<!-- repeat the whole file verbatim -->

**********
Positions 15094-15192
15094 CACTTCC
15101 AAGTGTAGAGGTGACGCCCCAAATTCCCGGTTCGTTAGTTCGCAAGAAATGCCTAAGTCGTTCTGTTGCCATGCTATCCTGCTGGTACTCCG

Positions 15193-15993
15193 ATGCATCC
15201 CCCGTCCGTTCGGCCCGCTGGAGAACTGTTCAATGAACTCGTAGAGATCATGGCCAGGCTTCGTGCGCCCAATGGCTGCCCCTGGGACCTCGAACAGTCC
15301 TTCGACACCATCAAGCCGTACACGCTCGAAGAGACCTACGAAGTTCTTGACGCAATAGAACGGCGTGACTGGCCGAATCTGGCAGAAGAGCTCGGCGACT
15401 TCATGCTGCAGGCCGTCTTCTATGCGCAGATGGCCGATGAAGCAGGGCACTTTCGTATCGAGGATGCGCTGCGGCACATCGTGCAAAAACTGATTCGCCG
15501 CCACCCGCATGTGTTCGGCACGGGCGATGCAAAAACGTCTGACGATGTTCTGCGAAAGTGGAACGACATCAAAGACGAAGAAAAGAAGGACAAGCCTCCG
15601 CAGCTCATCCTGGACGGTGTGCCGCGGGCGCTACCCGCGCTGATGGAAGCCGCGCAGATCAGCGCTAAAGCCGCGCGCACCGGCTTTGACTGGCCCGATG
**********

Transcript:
Positions 15094-15192
15094 CACTTCC
15101 AAGTGTAGAGGTGACGCCCCAAATTCCCGGTTCGTTAGTTCGCAAGAAATGCCTAAGTCGTTCTGTTGCCATGCTATCCTGCTGGTACTCCG

Positions 15193-15993
15193 ATGCATCC
15201 CCCGTCCGTTCGGCCCGCTGGAGAACTGTTCAATGAACTCGTAGAGATCATGGCCAGGCTTCGTGCGCCCAATGGCTGCCCCTGGGACCTCGAACAGTCC
15301 TTCGACACCATCAAGCCGTACACGCTCGAAGAGACCTACGAAGTTCTTGACGCAATAGAACGGCGTGACTGGCCGAATCTGGCAGAAGAGCTCGGCGACT
15401 TCATGCTGCAGGCCGTCTTCTATGCGCAGATGGCCGATGAAGCAGGGCACTTTCGTATCGAGGATGCGCTGCGGCACATCGTGCAAAAACTGATTCGCCG
15501 CCACCCGCATGTGTTCGGCACGGGCGATGCAAAAACGTCTGACGATGTTCTGCGAAAGTGGAACGACATCAAAGACGAAGAAAAGAAGGACAAGCCTCCG
15601 CAGCTCATCCTGGACGGTGTGCCGCGGGCGCTACCCGCGCTGATGGAAGCCGCGCAGATCAGCGCTAAAGCCGCGCGCACCGGCTTTGACTGGCCCGATG